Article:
Evangelicalism also has a reputation of being anti everything, real or perceived. Present is a polity that is frequently anti-woman, anti-gay, secular conservative, etc. Even if some of the individual people are the nicest and most Christ-like you could know, the group has a reputation that is different. Paul is the most important firgure and Jesus is barely running second.

    Now Pope Francis, who mind you is a Jesuit, has done done quite a bit to help the Catholic and mainline Protestants rode the Catholic improvement. He has softened some of the hard-line policies and reminded people and clergy of what they are supposed to do out in the real world. I don’t think evangelicals have benefited from his speeches but some of the people have silently listened to him, but many of the preachers wouldn’t dare quote him. Jesus was a social person who was not cloistered during his life. As the Bible says, there was much more that Jesus did which was not written. I have a feeling this wasn’t done in secret.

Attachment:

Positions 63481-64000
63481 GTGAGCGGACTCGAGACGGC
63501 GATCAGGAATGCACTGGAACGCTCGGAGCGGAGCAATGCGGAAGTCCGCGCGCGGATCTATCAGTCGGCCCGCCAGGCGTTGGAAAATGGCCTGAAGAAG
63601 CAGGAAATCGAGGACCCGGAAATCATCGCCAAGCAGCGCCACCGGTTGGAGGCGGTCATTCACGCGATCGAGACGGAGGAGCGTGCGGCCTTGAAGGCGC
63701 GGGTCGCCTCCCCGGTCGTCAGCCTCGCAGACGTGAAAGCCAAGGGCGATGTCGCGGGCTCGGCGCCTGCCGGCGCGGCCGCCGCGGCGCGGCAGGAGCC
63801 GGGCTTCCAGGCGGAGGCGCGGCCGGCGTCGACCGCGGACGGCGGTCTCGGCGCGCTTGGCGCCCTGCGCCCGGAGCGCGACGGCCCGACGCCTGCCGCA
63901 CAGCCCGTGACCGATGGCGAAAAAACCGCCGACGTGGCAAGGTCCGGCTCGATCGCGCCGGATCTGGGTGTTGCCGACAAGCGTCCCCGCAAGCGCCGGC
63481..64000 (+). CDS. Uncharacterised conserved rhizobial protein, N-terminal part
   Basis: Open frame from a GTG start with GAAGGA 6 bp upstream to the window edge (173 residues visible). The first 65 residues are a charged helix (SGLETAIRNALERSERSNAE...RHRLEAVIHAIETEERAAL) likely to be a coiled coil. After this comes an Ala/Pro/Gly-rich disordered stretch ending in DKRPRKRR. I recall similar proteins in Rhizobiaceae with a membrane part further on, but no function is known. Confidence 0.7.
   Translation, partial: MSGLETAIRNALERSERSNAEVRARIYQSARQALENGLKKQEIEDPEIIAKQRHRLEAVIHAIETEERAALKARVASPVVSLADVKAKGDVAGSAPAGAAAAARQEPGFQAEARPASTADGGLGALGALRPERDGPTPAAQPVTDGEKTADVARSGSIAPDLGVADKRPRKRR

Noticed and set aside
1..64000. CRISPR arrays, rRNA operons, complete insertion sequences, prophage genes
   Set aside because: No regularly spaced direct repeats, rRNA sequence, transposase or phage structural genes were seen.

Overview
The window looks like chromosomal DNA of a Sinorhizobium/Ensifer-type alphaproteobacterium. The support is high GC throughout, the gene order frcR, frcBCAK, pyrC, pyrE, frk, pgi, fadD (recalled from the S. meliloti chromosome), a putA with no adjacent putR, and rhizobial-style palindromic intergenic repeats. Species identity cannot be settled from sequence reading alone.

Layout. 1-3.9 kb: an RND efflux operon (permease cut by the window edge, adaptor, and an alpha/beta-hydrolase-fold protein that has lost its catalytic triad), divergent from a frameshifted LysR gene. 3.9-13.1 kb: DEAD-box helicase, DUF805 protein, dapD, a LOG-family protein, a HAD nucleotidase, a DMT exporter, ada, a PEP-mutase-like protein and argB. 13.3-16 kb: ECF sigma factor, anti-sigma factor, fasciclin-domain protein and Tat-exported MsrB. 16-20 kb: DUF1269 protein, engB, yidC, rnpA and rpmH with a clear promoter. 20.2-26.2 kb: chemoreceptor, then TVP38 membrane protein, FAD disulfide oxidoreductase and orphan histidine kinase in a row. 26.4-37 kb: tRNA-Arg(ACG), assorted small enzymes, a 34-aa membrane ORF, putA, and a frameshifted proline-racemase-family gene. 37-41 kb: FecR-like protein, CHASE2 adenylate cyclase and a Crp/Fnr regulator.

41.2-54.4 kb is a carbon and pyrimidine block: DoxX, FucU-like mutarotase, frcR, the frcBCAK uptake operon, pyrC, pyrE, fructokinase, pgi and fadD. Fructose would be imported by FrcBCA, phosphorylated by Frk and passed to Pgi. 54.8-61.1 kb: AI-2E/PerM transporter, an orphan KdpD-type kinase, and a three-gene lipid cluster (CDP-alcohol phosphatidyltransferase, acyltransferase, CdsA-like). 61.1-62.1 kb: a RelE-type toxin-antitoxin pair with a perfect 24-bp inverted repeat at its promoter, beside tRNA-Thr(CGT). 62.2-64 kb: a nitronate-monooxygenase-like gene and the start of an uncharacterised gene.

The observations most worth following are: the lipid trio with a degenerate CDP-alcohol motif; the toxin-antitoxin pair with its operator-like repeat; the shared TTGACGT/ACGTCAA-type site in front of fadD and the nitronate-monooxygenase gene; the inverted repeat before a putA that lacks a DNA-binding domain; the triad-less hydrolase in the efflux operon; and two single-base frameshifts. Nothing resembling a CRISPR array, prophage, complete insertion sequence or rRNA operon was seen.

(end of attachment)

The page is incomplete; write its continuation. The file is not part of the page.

4. Profile photo of Jay Guin Jay Guin says:

    Kevin,
    Thanks for the link. Excellent article.

  5. Bob Davis says:

    Hi, Jay, Few years ago I read that ‘fear’, of 8 reasons, is the main reason for people failing to share Jesus. My experience has been not knowing how to answer the hard questions. As a prison volunteer, when I’m asked, “Brother Bob, do you believe that God is going to burn me in fire forever because I love a man instead of woman?”
    Being a conditionalist I explain,…slowly and carefully…… no, wouldn’t that sort of make God a sadistic monster? But do you suppose doing so might keep your name out of the book of life?” Then the questions from the inmate begins and my answers are mostly in the form of questions like, “Do you think Jesus was mistaken about what He said in Matt 10:28?” Gradually to the story where punishment is of different levels depending on the degree of wickedness that isn’t forgiven, possibly destroyed in a nano second. Then on to the wonders of heaven where “no eye has seen or hear has heard etc………..forever. How it broke God’s heart when the Moabites got so wicked God knew it was time for the end of most of them.